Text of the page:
Load balancing is a technique that can be used to scale website traffic. Distribute traffic across multiple servers in a cluster or multiple geographical origins.
Load balancing for performance
Let’s use our own website as an example. We are load balancing our inbound traffic, based on geography. Servebolt.com is running in several of our data centers, and we route (load balance) visitors to the data center that is in the closest proximity to the user. If any of these data centers are down, the requests would automatically be routed to on of the other data centers. This type of load balancing is why our website has almost the same low response times (performance), from anywhere on the planet.
Load balancing for scalability
Some sites have so much traffic, that it just is not enough with one server. When the hosting is scaled horizontally (meaning spread across several similar servers), the traffic to each of the nodes in such a setup, needs to be balanced. That’s when we put a load balancer in front, that can distribute the traffic across the nodes in our setup – with a load that is acceptable.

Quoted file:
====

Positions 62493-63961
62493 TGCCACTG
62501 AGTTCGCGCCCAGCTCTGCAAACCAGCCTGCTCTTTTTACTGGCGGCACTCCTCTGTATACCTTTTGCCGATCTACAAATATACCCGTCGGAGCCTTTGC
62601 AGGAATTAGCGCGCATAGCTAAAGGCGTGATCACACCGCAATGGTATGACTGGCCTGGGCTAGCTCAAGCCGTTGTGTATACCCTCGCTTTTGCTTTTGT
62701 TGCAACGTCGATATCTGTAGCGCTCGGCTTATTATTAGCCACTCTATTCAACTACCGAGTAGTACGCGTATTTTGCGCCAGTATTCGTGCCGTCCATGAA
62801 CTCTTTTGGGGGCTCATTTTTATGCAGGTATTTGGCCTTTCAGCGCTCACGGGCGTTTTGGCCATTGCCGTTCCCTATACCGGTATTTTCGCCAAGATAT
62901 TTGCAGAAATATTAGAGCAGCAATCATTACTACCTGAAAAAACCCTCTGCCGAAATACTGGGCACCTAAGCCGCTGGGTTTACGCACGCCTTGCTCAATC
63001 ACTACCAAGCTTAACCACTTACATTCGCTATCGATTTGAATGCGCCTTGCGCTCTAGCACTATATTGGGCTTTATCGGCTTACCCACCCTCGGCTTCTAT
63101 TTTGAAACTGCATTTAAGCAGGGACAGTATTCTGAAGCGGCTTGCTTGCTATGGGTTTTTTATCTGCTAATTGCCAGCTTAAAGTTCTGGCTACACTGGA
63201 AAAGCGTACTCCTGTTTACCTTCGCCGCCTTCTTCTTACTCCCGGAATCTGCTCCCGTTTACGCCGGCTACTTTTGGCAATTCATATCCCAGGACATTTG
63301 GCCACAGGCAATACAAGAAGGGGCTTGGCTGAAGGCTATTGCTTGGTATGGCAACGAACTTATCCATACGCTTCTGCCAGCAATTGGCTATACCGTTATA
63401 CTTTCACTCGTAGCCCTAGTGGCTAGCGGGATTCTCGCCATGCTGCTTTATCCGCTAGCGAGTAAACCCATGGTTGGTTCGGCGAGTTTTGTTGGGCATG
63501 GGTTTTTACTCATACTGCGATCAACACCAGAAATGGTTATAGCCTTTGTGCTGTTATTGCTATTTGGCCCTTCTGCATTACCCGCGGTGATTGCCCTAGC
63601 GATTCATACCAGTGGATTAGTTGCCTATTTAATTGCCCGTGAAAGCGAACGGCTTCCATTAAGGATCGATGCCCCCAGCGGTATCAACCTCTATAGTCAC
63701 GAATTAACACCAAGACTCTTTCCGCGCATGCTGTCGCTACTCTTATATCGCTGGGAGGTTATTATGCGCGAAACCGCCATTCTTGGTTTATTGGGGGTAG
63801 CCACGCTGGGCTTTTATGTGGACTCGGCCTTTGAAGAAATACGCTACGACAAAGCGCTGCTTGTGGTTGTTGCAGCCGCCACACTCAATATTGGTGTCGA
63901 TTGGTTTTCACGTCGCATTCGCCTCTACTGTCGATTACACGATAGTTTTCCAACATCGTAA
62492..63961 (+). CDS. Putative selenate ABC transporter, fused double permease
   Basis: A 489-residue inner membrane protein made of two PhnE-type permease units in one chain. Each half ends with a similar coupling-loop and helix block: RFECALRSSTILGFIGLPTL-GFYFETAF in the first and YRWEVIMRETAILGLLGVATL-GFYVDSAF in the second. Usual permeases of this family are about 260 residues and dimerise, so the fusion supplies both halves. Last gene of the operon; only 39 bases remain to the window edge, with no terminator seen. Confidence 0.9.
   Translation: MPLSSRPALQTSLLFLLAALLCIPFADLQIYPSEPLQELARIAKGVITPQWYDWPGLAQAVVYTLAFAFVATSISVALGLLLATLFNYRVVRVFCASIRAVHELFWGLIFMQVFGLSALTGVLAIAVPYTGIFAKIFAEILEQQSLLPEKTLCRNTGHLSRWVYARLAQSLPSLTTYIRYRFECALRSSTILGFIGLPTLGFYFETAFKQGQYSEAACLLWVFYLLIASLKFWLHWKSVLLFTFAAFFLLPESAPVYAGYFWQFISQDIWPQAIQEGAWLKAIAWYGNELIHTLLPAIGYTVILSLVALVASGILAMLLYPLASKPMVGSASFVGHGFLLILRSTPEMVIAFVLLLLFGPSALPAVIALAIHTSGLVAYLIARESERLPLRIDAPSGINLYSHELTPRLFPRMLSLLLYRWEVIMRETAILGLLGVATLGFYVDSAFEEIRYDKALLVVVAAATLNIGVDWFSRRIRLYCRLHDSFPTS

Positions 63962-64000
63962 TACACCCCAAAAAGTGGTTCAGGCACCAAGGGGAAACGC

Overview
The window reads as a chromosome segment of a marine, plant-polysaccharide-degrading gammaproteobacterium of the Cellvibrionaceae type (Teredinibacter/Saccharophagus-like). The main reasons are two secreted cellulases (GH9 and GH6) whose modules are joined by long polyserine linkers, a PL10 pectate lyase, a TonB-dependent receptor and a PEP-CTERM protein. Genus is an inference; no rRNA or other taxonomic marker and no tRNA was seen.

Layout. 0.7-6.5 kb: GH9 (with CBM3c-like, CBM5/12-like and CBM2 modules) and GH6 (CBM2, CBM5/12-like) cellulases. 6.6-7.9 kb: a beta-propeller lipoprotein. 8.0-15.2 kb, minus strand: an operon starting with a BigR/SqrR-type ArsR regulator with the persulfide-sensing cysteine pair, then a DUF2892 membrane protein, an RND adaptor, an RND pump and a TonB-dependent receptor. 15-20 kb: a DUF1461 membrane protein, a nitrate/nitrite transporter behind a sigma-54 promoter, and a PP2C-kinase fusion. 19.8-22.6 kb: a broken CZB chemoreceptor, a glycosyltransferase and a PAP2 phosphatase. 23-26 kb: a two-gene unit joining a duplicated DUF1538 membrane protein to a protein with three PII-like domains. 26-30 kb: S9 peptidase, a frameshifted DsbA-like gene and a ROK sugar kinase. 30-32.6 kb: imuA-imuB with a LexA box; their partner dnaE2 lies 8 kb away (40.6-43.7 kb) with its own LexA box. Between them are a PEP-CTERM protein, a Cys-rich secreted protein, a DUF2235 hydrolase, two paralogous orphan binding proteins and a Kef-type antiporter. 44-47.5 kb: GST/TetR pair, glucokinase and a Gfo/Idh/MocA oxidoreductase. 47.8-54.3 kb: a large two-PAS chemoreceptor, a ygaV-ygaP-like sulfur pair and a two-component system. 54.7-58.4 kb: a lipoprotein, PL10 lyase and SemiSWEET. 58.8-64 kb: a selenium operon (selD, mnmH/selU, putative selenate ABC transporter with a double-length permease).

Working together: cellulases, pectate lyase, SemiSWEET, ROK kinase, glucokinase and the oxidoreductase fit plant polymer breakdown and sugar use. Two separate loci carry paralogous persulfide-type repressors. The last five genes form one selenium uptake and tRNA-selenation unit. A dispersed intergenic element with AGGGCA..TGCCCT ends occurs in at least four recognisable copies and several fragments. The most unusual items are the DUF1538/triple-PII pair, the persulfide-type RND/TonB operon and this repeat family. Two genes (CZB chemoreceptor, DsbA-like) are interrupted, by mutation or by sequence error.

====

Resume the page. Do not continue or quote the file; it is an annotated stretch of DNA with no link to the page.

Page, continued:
Cloudflare Load Balancer
We use the Cloudflare load balancer ourselves for most load balancing tasks. It has several advantages over haproxy and other classical load balancing services. Firstly, the service itself is running across all nodes in Cloudflare’s network. That means that the service itself is redundant, and largely failsafe.
The second thing, is that it can do geo load balancing. Because Cloudflare’s network spans around the whole globe, and traffic can be routed efficiently with Argo Routing – Cloudflare can route the traffic from the CDN edge, back to the closest server – faster than any competing services.
Cloudflare load balancer is also easy to use. Whether you’re configuring a local cluster, or a world wide array of servers – the configuration is point and click (or API based), and done or changed in minutes or seconds. It’s super easy.